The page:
When you think of raiding and looting in history what springs to mind ?
Ancient relics perhaps ? Maybe hoards of precious gems and gold or rare art. How about Tulips anyone ?
Yes Tulips which are now available everywhere from garden centres to your local Supermarket were once so highly sought after that gardens were pilfered and raided for these prized bulbs.
Originally from the Ottoman Empire these bulbs are now synonomous with Holland. They were introduced to the Dutch in the 1600’s and immediately became popular. When a virus caused unusual flame type colouring but didn’t kill the bulb their popularity soared even higher and demand went through the roof. Families lives were wrecked as trading in tulips became so popular that when Tulip Mania took hold it caused one of the first economic bubbles. Bulbs became so sought after that the prices soared and by the the mid 1600’s people were offering their houses in exchange for bulbs. Deals were struck in what would eventually be known as futures trading as they were buying the bulbs and not the flowers themselves. Eventually the bulbs became so incredibly expensive that even speculators couldn’t afford to buy them and demand disappeared overnight ruining many families. ( In early 1637 a single bulb of the rare Semper Augustus could fetch enough to buy a substantial house on the canal in Amsterdam or feed a few families for years. Despite the crash and loss of income the Dutch luckily retained their interest and love of tulips. They continued to breed and sell these gorgeous flowers thankfully at a price that everyone can afford. Every year huge there are huge tulips fairs all over Holland and magnificent displays of every species and colour of tulip imaginable. Turkey too has its own tulip gardens which are breathtaking in their colour and sheer size. Many of the famous gardens in the UK such as Wisley and Sissinghurst have wonderful tulips displays and plant hundreds of thousands of these bulbs every year. The Tulip is Hollands national flower and rightly so as it is one of the main exporters of these spectacular bulbs . Tulips became so popular they featured in paintings and had festivals dedicated to them. To us gardeners I think its the sheer exuberance and variety of colours that bring us such joy. They bloom at a time of year when we are all tired of winter and drab skys and they herald in the summer with all its garden pleasures to come.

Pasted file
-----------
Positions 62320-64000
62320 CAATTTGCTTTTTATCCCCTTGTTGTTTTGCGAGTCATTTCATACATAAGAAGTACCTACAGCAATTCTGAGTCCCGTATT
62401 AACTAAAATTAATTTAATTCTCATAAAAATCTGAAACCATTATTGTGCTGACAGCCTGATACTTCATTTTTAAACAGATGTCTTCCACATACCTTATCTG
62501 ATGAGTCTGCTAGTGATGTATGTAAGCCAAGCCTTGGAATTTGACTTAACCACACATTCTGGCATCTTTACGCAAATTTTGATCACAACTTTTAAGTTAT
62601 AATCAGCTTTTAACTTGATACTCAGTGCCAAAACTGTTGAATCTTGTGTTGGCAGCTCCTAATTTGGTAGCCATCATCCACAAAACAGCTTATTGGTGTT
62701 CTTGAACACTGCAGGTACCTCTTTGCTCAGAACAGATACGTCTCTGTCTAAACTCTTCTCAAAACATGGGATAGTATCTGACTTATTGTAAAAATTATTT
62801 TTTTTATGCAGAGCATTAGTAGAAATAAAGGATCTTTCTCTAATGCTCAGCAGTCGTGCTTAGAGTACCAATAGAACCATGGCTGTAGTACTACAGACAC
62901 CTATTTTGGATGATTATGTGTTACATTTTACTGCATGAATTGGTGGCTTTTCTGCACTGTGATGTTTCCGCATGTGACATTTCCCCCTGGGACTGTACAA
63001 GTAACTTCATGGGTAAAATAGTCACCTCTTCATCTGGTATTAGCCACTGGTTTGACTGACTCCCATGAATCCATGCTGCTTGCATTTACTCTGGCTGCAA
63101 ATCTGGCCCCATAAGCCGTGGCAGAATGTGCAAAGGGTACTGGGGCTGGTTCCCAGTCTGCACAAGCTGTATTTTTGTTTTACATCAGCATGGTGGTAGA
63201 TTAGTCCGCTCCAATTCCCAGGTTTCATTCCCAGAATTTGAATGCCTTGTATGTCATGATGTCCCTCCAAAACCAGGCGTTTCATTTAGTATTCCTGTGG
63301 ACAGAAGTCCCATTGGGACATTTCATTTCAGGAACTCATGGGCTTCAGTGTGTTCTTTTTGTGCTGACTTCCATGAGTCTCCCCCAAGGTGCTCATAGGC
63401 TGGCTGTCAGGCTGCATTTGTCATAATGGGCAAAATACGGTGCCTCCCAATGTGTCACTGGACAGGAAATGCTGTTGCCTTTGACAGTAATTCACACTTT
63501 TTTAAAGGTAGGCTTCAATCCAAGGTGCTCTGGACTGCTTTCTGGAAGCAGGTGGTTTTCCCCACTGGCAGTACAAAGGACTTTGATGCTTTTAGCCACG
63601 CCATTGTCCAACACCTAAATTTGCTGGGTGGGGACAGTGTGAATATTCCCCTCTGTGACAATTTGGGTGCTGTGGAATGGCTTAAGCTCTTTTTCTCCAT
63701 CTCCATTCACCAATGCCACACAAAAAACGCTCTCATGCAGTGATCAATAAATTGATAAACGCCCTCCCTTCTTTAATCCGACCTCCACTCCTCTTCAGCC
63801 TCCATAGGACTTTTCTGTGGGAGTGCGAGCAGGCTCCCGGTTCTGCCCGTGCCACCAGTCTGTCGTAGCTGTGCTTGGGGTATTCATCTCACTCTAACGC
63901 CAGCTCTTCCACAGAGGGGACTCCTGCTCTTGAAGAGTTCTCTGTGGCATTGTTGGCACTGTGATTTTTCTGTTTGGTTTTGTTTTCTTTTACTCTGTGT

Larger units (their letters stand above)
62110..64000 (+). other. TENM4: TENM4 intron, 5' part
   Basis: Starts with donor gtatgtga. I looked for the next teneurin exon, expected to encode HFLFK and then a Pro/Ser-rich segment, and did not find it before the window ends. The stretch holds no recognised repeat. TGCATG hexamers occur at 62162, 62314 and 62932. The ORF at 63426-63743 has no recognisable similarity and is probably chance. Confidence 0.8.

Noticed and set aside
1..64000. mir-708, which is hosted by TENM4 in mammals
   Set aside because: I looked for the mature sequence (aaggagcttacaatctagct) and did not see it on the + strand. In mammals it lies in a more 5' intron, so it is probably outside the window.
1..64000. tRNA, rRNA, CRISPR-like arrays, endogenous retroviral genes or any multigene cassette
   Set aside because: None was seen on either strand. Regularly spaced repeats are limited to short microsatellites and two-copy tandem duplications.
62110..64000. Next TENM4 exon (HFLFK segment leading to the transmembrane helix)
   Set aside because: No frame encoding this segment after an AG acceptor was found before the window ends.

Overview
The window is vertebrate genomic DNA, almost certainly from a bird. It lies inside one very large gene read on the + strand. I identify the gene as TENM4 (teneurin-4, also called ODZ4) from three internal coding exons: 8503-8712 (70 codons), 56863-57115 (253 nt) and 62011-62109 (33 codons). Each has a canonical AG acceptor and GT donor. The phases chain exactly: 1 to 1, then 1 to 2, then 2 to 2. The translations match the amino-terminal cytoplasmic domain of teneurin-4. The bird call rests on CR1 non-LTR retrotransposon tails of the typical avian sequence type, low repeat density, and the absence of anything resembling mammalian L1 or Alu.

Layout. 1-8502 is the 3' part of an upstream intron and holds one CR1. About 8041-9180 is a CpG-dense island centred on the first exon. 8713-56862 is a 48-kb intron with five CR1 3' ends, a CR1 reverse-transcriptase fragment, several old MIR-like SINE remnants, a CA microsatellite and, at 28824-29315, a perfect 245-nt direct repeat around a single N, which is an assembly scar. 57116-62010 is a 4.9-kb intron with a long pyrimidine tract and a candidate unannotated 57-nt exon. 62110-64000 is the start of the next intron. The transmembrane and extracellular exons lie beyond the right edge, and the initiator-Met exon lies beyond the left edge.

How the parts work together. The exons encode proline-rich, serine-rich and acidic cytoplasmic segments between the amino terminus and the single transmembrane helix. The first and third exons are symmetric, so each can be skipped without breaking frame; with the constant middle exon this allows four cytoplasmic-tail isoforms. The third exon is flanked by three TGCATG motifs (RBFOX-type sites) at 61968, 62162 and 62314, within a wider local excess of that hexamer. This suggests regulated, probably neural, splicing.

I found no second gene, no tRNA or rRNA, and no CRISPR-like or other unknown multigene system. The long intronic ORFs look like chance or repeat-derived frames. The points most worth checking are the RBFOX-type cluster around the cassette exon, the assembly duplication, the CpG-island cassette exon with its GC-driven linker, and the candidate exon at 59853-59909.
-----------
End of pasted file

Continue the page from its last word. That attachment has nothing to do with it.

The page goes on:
When growing these garden delights the main thing to remember is they originated in Turkey where its mainly dry winter or summer. Tulips don’t like to have wet feet so try to plant them where there’s good drainage. Most huge gardens open to the public replant tulips every autumn in their thousands as many types especially the doubles don’t do well in following years. I thinks thats such hard work so in future am going to plant the non repeat tulips in pots and just enjoy them for their brief but glorious reign from April to May.
Then the worker bees of the tulip world such as all the Darwin Hybrids will go in the beds so I don’t have to disturb everything each autumn. Nothing annoys me more than putting a spade through a perfectly good bulb I forgot was there and as I also have snowdrops and other bulbs I want something that is perennial. For Tulips that come back reliably I’m continuing to plant a few favourites. Spring Green is a gorgeous white with a green stripe, Ballerina is a gorgeous orange, Appledorn is a great Darwin Hybrid which comes in shades of red, yellow and an mix of the two colours. I haven’t tried it yet but believe Princess Irene is a reliable and gorgeous orange . Plant in November in a sunny position and plant as deeply as you can.